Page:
Modi’s party aims for big win as major Indian states vote
Ghaziabad (India) (AFP) – Polls opened Thursday in India’s most populous state to test the appeal of Prime Minister Narendra Modi’s Hindu nationalist agenda in the face of rampant unemployment, rising inflation and the coronavirus pandemic.
Uttar Pradesh has weathered India’s economic downturn and Modi’s Bharatiya Janata Party (BJP) is keen to prove it still dominates the flagship state, home to more than 200 million people.
A strong win in the heartland of the Hindi-speaking north will give the BJP a boost ahead of the 2024 national elections when it seeks a third straight win under Modi.
Opinion polls have indicated the BJP will retain power in Uttar Pradesh’s 403-member assembly – something no party has done since 1985 – with an increased vote share.
The battlefield region has a larger population than Brazil and, in national elections, sends more lawmakers to parliament than any other state, representing 80 of the 543 seats in the lower house.
In Uttar Pradesh, the BJP is led by incendiary Hindu monk and outgoing chief minister Yogi Adityanath, whose charisma and sharp tongue have won him fans and critics.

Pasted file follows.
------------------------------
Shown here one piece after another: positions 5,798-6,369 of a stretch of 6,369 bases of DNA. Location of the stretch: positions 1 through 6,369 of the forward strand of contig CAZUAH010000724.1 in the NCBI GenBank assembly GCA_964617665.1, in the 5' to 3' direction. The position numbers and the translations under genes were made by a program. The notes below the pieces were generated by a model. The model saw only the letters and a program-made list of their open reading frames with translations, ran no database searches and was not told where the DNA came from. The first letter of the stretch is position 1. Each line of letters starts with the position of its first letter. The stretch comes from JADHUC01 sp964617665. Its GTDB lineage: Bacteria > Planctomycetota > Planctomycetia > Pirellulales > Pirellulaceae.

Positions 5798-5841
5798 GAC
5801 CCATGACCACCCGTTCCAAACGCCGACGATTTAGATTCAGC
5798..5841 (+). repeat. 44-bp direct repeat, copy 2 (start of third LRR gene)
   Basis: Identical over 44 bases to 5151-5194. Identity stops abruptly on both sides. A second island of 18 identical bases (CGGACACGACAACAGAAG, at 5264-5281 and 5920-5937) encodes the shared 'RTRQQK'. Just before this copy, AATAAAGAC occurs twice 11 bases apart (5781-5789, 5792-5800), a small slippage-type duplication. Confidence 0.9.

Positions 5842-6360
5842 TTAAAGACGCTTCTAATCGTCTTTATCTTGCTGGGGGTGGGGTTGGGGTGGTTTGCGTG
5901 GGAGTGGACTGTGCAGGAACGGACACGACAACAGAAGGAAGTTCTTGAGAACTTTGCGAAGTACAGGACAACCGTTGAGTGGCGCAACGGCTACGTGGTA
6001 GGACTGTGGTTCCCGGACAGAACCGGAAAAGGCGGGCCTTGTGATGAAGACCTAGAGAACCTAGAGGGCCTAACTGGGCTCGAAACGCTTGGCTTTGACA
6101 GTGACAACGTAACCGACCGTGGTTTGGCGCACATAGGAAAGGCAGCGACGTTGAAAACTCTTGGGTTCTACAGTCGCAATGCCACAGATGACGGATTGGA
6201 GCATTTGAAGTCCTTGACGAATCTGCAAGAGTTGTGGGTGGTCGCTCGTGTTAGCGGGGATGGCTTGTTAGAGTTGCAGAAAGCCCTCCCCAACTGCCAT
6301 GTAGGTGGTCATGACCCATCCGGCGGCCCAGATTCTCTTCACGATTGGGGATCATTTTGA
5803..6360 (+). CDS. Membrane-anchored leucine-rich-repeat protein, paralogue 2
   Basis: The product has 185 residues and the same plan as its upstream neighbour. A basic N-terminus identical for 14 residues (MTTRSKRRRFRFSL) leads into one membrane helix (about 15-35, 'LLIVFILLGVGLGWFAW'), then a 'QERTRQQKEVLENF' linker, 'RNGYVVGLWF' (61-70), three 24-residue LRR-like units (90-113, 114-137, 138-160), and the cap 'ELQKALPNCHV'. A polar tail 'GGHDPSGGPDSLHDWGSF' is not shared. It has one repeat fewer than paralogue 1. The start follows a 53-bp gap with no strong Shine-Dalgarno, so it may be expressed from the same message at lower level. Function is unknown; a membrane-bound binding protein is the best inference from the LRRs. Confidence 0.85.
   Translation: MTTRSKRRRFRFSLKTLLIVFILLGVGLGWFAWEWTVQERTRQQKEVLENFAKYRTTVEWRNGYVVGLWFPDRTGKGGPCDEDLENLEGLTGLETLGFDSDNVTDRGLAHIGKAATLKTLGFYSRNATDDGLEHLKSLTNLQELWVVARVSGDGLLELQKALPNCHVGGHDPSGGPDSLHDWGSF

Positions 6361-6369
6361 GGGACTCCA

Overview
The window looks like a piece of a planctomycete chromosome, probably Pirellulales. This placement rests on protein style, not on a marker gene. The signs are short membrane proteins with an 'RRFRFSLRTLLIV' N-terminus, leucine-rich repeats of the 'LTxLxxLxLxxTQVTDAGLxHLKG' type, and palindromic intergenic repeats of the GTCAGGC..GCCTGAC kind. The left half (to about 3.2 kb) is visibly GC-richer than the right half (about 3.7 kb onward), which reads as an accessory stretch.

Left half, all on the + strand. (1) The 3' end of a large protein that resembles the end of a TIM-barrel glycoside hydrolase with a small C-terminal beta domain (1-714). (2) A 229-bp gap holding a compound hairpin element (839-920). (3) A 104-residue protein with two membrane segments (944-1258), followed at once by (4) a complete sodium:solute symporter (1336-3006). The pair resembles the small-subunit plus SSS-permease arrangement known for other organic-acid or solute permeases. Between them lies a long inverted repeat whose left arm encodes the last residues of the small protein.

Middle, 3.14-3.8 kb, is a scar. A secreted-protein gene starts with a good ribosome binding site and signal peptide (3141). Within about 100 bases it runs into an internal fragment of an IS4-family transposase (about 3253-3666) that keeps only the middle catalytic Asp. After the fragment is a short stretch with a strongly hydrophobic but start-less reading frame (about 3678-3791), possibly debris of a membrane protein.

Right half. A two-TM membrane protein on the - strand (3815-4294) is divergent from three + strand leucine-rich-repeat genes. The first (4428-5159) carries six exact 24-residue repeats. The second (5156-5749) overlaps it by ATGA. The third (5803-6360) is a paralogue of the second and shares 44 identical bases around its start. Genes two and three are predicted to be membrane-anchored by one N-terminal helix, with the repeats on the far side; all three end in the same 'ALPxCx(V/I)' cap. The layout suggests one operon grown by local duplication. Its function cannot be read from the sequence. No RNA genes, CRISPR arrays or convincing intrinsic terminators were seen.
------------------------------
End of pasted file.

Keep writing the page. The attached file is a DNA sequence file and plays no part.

Adityanath, 49, was accused of stoking religious divisions to woo Hindu voters, who make up 80% of the state’s electorate.
The saffron-robed ascetic was outspoken in his Hindu nationalist rhetoric during the campaign for the seven-stage staggered polls, angering the state’s minority Muslim population.
The BJP’s main rival is the Samajwadi (socialist) party, led by Akhilesh Yadav, which seeks to exploit discontent over job losses and rising prices since the first wave of the pandemic hit the country in 2020. .
Keen to make up for lost ground, the BJP has promised jobs for at least one member of every family and free electricity for farmers – a key electoral bloc – if it retains power.
The first phase of voting on Thursday will see more than 22 million voters cast for 58 assembly seats.
The counting will take place on March 10 after the seven voting phases.
© 2022 AFP